George Lindsey: A Man With Goober-natorial Aspirations

Words cannot describe the impatience with which I have been holding this post back for several months, not on account of its contents, but its headline, for which I believe I deserve some sort of special award.

“Surprise, surprise, surprise!,” as Goober’s cousin Gomer Pyle (Jim Nabors) used to eloquently, if repetitively, put it. For it turns out that George Lindsey (1928-2012), so indelibly associated with a dim-witted character, not only possessed a college degree, but taught high school (in my grandfather’s hometown!), and studied for three years at the American Theatre Wing in New York. He underwrote academic scholarships at his alma mater (The University of North Alabama) and held an honorary doctorate there. It turns out actors aren’t actually the characters they play! Who knew? Oh, there will be MUCH to surprise and delight you in this post about George “Goober” Lindsay.

Yes, he was an Alabama boy, and a college football player, and he served in the air force. But he managed to squeeze in a lot of stuff that was pre-Goober and non-Goober which the world has forgotten — if it ever knew. For example (and this one nearly made me fall off my chair), he was in Mel Brooks’ first Broadway show, the now completely forgotten musical All American (1962), with Ray Bolger, Anita Gillette, Fritz Weaver, Barney Martin, directed by Joshua Logan, with music by Charles Strouse??? I think I may have to give this one its own special post. My first thought was, “wow, here’s a potential new Mel Brooks movie!” But based on reviews and reports and descriptions it seems that its burial was intentional and probably justified. But still…

Furthermore: both Leonard Nimoy and Ernest Borgnine (Lindsay’s good friend) have been quoted as saying that Lindsay was Gene Roddenberry’s choice to play Spock on Star Trek, but he turned the role down! Great article on that here on MeTV’s website. Talk about a parallel universe. What would life be like in THAT dimension?

Lindsey began getting cast on TV regularly in 1963. Shows he guest starred on early in his career included The Rifleman, Death Valley Days, The Real McCoys, The Magical World of Disney, The Twilight Zone, Daniel Boone, The Alfred Hitchcock Hour, The Joey Bishop Show, Gunsmoke, and Irwin Allen’s Voyage to the Bottom of the Sea.

In 1964, he was cast in the role of Goober Pyle on The Andy Griffith Show, and thus his fate (or doom) was sealed. Honestly, he seemed more than happy to be consigned to the part for eternity, much as Nabors was perpetually Gomer, and Bob Denver was eternally Gilligan, and the late Larry Storch was faithfully Agarn. Like many or most of these, as Goober Lindsey was required to don a comical chapeau, in his case, one of those weird crowns like Jughead wore in Archie comics, or one of the Bowery Boys might sport at Louie’s Sweet Shop. In the appalling event you aren’t acquainted with Goober, the character worked at the gas station in Mayberry, the fictional North Carolina town presided over by Sheriff Andy Taylor on The Andy Griffith Show. The character was a sort of super-dumb, mouth breathing good old boy who always had a rag sticking out of his back pocket. He played the recurring character throughout the life of that show as well as its successor show Mayberry R.F.D., until the latter was cancelled in 1971. He then continued to play it on the country-themed variety show Hee Haw from 1972 through 1992. That’s a lotta Goober.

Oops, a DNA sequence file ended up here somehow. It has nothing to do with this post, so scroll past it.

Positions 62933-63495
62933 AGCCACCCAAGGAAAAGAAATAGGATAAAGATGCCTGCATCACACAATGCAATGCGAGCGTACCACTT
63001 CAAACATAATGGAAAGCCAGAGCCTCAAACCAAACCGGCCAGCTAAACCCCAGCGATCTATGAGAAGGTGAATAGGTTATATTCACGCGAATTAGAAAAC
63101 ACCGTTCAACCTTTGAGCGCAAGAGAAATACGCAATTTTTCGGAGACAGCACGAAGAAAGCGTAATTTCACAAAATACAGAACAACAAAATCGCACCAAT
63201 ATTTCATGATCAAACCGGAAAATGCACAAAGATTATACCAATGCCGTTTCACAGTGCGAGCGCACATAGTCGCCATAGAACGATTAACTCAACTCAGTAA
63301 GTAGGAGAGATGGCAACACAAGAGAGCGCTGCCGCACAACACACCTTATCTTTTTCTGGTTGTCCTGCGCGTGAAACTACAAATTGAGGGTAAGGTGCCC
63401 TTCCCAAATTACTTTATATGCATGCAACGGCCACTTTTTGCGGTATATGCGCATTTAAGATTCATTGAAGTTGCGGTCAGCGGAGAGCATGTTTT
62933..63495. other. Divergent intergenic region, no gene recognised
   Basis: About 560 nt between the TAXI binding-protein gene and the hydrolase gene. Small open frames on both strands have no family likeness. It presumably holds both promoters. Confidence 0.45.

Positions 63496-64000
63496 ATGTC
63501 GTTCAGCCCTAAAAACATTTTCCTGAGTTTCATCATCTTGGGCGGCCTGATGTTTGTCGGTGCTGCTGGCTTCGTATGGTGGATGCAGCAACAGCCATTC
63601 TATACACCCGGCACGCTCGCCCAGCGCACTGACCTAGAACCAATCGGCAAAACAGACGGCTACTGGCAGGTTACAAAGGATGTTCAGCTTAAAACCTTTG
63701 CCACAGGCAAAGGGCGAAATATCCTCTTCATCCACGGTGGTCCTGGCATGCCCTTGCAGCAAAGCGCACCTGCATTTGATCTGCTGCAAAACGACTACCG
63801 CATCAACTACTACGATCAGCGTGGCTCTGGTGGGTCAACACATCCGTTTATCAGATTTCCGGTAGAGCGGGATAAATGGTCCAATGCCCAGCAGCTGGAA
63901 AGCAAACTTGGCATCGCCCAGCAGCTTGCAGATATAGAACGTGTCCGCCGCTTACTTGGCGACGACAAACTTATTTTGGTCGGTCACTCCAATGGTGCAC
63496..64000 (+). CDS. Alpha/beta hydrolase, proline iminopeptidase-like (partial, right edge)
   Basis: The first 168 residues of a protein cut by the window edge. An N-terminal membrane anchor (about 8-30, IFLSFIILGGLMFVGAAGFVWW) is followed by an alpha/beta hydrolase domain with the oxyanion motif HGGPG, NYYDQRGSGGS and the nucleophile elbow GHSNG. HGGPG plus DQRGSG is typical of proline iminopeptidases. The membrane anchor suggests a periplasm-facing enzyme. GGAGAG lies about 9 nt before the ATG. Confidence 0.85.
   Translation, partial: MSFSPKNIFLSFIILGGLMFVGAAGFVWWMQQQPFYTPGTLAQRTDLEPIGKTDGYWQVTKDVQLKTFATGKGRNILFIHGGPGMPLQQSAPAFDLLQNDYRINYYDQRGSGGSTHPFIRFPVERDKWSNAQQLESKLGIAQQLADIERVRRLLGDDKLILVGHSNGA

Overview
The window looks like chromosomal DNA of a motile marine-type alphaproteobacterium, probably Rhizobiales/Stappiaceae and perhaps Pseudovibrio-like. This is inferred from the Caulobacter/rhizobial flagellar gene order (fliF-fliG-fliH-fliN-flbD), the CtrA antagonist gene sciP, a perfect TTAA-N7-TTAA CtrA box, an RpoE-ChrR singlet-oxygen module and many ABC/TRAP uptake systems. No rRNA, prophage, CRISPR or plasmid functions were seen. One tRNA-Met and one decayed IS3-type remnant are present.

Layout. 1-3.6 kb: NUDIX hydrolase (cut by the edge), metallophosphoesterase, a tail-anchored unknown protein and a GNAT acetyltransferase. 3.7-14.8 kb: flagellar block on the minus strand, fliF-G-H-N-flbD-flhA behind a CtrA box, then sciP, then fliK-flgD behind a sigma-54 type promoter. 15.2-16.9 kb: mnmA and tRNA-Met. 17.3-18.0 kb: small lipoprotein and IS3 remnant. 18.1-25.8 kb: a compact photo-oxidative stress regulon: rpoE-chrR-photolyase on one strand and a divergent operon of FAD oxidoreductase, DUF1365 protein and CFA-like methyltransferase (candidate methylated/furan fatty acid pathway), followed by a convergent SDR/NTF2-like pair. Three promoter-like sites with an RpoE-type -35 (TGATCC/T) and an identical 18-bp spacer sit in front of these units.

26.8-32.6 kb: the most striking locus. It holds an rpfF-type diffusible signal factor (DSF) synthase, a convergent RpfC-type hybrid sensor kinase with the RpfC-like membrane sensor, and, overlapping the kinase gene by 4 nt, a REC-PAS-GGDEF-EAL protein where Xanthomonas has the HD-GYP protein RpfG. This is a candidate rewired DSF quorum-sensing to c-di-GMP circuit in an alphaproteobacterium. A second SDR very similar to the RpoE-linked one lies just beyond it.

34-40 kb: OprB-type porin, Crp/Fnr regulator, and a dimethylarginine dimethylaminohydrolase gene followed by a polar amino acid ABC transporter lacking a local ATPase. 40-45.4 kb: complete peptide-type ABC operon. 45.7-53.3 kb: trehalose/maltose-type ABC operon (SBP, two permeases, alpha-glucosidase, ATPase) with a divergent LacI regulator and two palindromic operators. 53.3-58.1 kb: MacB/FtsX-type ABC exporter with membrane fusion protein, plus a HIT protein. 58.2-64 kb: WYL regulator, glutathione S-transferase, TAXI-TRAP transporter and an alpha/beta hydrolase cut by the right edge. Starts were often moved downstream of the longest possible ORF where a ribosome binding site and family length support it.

Outside the Goober-verse Lindsey did a lot of Goober-adjacent projects. He worked a lot for Walt Disney, in such films as The Aristocats (1970), The Snowball Express (1972), Charley and the Angel (1973), Robin Hood (1973), and The Rescuers (1977). He has cameos in Take This Job and Shove It (1981) and Cannonball Run II (1984). And he guested on Love American Style, M*A*S*H, and Fantasy Island. He also naturally appeared on variety and talk shows like The Johnny Cash Show, The Jim Nabors Hour, Dinah! and The Tonight Show (with both Jack Paar and Johnny Carson).

We haven’t yet reached the summit of Mount Pilot.

Did you know that in 1978 at the height of the trucker craze I wrote about here, Lindsey starred in his own TV movie Goober and the Truckers’ Paradise, featuring Brion James, Audrey Landers, Billy Medley from the Righteous Brothers, Sixpack Annie star and former Miss Utah Lindsay Bloom, Clint Eastwood regular Bruce “Bear” Fischer, and Leigh French from The Great Smokey Roadblock (1977)? Well, now you do.

Or that in 1995, with the assistance of ghostwriters, he penned his memoir, Goober in a Nutshell? (At this point I’ll go ahead and insult those of you who already know by pointing out that “Goober” is a folk term for “peanut”).

But that is still not the topper. This is:

As celebrities from Angelyne to Slippin’ Jimmy have taught, you’re never a star ’til you get yer billboard. Got his billboard.

Lindsey retired in the mid ’90s, though he returned for a small role in a 2006 family film called When I Find the Ocean. His very last credit, and I thank the Lord in Heaven for this, was on Larry the Cable Guy’s Hula-Palooza Christmas Luau (2009). He passed away in Nashville in 2012.

(As I pen this on Lindsey’s DOB, December 17, I just now learned that George Lindsey Jr, who also went into the family business as an actor, passed away just a few days ago. I’ll add more here as I learn more).

For more on variety history, including TV variety, please see No Applause, Just Throw Money: The Book That Made Vaudeville Famous, and for more on classic comedy read  Chain of Fools: Silent Comedy and Its Legacies from Nickelodeons to Youtube.